“Camping is boring.”
I stared in shock at my 16yo, whom I had taken camping nearly every summer since he was a baby. “Boring?” I repeated. “How do you figure?”
Apparently, there was nothing to do while camping. No computer games, no WiiU, no skate park or Pokémon Go-ing. Nothing to do but swing in a hammock and stare at trees.
“Can’t we take a trip to a city and stay in a hotel instead?” he asked.
I laughed. Then I set the kids to work planning camping menus, writing packing lists, and stuffing the family minivan with sleeping bags, tents, and other well-worn gear for living in the wilderness. Okay, sort of wilderness. The truth is, we are not backpack-in-the-wild, cache-your-food-in-a-tree, filter-water-from-a-pond campers (much to my disappointment). We are more like state park campers with Coleman gear and a screen house to hide from mosquitoes and yellowjackets. But hey — we’re still getting “Out There.”
Our family has camped pretty much all throughout Northern California — Mt. Shasta, Mt. Lassen, and all throughout the Sierra Nevada. We’ve seen gorgeous waterfalls, amazing rock structures, and endless night skies smeared with clusters of brilliant stars. This time, we chose to camp at Big Basin, a huge state park nestled in the Santa Cruz Mountains. We’d been there once before, but decided to return, drawn by the impressive beauty of the giant sequoia trees, not to mention the lack of bears. I love everything about camping except for bears. Especially at night. We pitched our tents, then did the usual camping stuff. We sat around in camping chairs, reading books and laughing over Mad Libs stories. We marveled over chipmunks and the horrid caws of Stellar’s Blue Jays. We spotted a slimy, adorable banana slug and dared each other to touch it. We grilled pizzas and toasted marshmallows and sang silly camp songs. So boring, I know.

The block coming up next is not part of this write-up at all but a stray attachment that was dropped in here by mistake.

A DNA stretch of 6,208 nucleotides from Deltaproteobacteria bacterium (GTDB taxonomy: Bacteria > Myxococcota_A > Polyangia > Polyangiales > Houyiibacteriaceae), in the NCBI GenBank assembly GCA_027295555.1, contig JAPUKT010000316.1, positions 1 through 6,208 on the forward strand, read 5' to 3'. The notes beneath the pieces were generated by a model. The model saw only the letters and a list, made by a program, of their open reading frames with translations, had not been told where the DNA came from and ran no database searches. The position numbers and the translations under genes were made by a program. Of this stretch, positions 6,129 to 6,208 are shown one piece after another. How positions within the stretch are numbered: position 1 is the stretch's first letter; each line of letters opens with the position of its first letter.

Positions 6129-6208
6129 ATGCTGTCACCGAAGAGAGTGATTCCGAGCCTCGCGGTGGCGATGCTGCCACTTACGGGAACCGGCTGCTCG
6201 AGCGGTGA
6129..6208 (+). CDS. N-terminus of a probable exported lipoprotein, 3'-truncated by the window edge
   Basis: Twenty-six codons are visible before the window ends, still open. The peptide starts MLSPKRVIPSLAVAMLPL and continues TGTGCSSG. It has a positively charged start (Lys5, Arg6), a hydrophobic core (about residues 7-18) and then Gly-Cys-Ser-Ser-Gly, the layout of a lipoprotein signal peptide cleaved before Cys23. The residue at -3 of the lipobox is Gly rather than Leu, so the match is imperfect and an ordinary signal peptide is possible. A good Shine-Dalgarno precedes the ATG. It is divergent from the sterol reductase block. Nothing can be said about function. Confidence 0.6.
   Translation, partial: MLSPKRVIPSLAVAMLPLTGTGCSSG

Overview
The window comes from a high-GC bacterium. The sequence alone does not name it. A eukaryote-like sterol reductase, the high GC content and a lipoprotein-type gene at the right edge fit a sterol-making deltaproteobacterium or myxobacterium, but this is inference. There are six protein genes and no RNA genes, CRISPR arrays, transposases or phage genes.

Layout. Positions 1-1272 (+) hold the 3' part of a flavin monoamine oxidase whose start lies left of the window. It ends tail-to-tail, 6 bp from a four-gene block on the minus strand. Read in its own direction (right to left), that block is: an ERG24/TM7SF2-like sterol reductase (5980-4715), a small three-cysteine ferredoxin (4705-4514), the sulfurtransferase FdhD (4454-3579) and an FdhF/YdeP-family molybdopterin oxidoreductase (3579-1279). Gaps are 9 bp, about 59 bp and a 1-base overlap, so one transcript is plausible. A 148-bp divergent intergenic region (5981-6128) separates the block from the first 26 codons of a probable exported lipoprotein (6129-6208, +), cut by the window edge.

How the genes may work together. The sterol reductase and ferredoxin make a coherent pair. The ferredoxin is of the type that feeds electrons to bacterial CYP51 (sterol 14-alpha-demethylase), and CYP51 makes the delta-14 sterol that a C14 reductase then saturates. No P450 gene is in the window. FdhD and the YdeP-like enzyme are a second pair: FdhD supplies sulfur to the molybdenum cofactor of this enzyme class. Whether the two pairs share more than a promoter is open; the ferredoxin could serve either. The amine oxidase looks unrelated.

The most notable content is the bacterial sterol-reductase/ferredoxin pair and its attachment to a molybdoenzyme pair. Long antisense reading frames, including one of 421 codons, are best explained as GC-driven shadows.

On day two, we went for a long hike through the forest. We climbed on huge fallen logs and stood inside the hollowed-out trunks of some of the tallest, grandest trees on earth. Afterward, we had soft-serve ice cream at the camp store, then relaxed at camp with Uno cards and other travel games. “But Mom, there’s no Wi-Fi or cell phone service,” said the 16yo, his expression grumpy. “This is so bo-ring!”
The next day, we drove down the mountain toward the ocean. Then my three kids rode roller coasters and built sandcastles at the shore while I lay on the beach, devouring a good book under our huge sport umbrella. (The 16yo barely glanced at his phone, although he had service once again). Later that evening, we returned to camp to enjoy one last evening around the campfire, where I entertained the kids by telling a super-scary story about a scarecrow who came to life.
At last, our camping trip drew to a close. We stuffed away the sleeping bags and tents and loaded up the family minivan. We cleaned up every last trace of our visit, so that the next campers could enjoy a clean campsite as we had. Then we drove away, waving goodbye to the sequoia trees and chipmunks and banana slugs — the only witnesses to our days of music and laughter, our nights of board games and reading books side-by-side under the glow of a propane lantern. No cell phones. No television. No computer screens to keep our family from truly connecting, if only for a few summer days.
Camping is so boring. Thank goodness.